Having to write a formal letter to an authority is a much more common occurrence than you might think.
You may need to write to an institution, an international organisation or an authority to report a problem, make a complaint, ask for information, bid for a tender or for many other reasons.
Even the most successful professionals may feel awkward and unsure how to start when faced with a blank page. There are, however, a number of easy guidelines that enable everyone to write a successful formal letter.
Here are three tips on how to write an appropriate letter to an authority:
- write legibly, clearly and coherently
- follow the conventions on formal letter writing
- in case of doubts over language, instead of improvising contact a professional reviser or proof-reader
A piece of writing should always be clear to the reader. Formal writing does not have to be complicated or verbose. To ensure it is legible, take care over the following:
- internal and external cohesion
Clarity depends on using the appropriate vocabulary and syntax: choose the right words to express the concept and write them in a logical sequence that reflects the underlying thought or action.
Cohesion refers to consistency both within a document and as regards its context: always use the same words to express the same concepts within a text, and be consistent with other similar texts.
Accuracy means writing in a style that avoids ambiguity and generalisations, adapting the text to the type of message being sent and the addressee.
This last point is particularly important when addressing the authorities, which often use specialist jargon and language with particular connotations, aspects you will need to take into account when writing.
Letter writing conventions
Follow the style guidelines below when writing a formal letter:
- Write your address in the top right-hand corner of the letter.
- Write the address of the person you are writing to in the top left-hand corner of the letter, starting below your address.
- Write the date in full to avoid misunderstandings. For example, “15 January 2021”. The date usually goes in the top right-hand corner of the letter, below your address.
- Times should also written clearly and unambiguously. It is better to use the 24-hour clock with a full stop or colon between hours and minutes. For example, “at 15:30”, alternatively write “3.30 am” or “3.30 pm”.
- Every formal letter should have a title, subject or reference, which should be written below the date. When writing for the first time, it is best to write the subject on the right, immediately below the date. When replying to a letter, always include the reference or file number in your reply to ensure that your correspondence can be traced.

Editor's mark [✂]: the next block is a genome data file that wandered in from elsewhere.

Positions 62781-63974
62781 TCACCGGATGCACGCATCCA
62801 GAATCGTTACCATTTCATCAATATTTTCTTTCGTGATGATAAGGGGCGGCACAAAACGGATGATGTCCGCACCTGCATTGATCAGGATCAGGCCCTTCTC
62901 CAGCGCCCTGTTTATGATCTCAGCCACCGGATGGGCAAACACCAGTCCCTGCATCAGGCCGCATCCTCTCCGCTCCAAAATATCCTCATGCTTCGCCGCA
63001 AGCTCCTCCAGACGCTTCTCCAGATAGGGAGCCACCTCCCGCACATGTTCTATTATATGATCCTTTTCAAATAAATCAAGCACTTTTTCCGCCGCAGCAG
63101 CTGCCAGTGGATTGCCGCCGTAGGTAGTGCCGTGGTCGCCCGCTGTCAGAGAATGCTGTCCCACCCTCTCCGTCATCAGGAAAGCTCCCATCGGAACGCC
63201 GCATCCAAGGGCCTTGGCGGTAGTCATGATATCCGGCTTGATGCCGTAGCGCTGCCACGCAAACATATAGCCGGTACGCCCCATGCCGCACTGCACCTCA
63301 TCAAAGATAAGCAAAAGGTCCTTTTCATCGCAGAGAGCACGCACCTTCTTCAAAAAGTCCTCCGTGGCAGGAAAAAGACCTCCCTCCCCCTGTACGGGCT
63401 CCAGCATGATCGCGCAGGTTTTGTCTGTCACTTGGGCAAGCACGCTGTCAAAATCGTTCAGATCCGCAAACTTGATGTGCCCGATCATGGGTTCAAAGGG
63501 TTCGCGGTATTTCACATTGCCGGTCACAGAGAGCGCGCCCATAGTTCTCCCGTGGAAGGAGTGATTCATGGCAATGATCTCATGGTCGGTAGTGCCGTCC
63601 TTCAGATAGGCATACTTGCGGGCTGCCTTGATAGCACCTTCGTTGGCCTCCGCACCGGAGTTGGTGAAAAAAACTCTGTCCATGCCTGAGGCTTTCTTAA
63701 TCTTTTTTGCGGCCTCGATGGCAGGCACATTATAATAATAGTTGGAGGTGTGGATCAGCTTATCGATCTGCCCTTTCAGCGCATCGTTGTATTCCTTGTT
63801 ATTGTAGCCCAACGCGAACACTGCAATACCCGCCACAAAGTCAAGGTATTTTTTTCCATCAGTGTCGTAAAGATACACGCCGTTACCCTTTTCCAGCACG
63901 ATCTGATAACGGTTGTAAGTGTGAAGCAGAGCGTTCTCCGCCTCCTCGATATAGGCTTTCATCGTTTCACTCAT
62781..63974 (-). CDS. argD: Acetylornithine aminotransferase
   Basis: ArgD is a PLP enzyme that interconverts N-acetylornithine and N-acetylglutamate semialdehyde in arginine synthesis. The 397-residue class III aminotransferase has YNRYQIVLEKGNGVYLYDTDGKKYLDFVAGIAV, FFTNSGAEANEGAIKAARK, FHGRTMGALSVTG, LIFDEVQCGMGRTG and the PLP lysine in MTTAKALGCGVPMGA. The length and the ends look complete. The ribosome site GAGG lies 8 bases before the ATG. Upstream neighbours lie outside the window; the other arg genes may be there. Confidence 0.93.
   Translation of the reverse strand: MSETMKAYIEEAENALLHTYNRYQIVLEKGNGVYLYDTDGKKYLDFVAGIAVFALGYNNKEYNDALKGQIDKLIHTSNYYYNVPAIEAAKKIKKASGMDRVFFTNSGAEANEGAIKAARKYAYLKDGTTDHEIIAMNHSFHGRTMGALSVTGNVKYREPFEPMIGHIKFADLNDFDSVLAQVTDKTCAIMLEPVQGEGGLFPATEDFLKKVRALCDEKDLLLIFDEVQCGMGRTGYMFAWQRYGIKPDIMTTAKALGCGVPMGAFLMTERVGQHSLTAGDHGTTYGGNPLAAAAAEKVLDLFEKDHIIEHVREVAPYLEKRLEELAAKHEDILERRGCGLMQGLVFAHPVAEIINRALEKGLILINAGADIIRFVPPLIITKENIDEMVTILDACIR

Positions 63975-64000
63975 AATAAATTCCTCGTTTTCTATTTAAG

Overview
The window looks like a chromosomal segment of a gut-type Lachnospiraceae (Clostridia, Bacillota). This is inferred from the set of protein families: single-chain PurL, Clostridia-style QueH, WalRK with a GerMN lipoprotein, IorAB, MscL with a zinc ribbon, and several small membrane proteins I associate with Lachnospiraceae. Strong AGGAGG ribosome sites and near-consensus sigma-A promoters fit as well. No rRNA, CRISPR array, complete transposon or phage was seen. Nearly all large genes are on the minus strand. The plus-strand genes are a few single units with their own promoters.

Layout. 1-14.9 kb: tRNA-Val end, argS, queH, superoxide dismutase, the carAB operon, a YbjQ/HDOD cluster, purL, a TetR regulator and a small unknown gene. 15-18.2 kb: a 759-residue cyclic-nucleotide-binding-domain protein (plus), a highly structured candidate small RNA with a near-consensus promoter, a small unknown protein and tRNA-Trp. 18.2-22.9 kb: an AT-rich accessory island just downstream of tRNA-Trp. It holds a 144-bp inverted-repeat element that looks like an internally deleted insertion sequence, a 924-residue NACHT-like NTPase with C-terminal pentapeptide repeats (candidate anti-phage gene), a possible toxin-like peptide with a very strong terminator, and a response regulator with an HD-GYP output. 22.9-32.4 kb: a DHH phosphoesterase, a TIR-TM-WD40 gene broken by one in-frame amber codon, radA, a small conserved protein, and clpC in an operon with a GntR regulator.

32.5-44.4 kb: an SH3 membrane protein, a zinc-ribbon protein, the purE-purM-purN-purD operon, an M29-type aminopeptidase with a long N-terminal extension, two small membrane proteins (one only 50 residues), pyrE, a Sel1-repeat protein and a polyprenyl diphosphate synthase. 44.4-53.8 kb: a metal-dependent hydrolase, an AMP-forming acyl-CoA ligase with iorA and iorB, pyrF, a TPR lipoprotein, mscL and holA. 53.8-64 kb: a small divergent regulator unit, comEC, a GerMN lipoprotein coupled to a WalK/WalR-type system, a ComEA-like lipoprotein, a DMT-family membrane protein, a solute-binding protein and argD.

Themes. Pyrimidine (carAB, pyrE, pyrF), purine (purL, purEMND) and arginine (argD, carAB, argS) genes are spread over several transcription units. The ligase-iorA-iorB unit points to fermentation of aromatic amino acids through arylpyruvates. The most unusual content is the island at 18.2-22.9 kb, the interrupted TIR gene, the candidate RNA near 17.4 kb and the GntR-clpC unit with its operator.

- There are no fixed rules on capitalising the names of departments or job titles: every office will have its own rules. It is best to follow the style of the authority you are communicating with. For example, “The Office of the District Attorney”.
- If you do not know the name of the person you are writing to, begin the letter “Dear Sir/Madam” and end it with “Yours faithfully”. If you know the name of the addressee, begin the letter “Dear Mr./Ms./Dr.” etc. and end it with “Yours sincerely”.
- At the end of the letter, sign and print your full name (first name followed by surname).
- If you are including documents, list them in the bottom left-hand corner of the letter.
Professional revision and proof-reading
When writing a particularly important letter or dealing with specialist issues (legal matters), it is advisable to have it revised and corrected, if not drafted, by a professional.
Proof-reading is a profession. A professional proof-reader or reviser will have all the language skills and expertise needed to identify and resolve problems in a text.
To optimise the proof-reader or reviser’s time and work, it is best to:
- send them the complete text so they can decide what needs to be done;
- ensure you have covered every point before you send the letter, thereby avoiding having to add information once work is underway;
- inform the proof-reader or reviser of any deadlines and establish whether the work can be done in time;
- make any specific requests (such as adjusting the layout) before handing over the work to the proof-reader or reviser.
By following these brief guidelines, you can overcome the obstacle of a blank page and write a successful formal letter.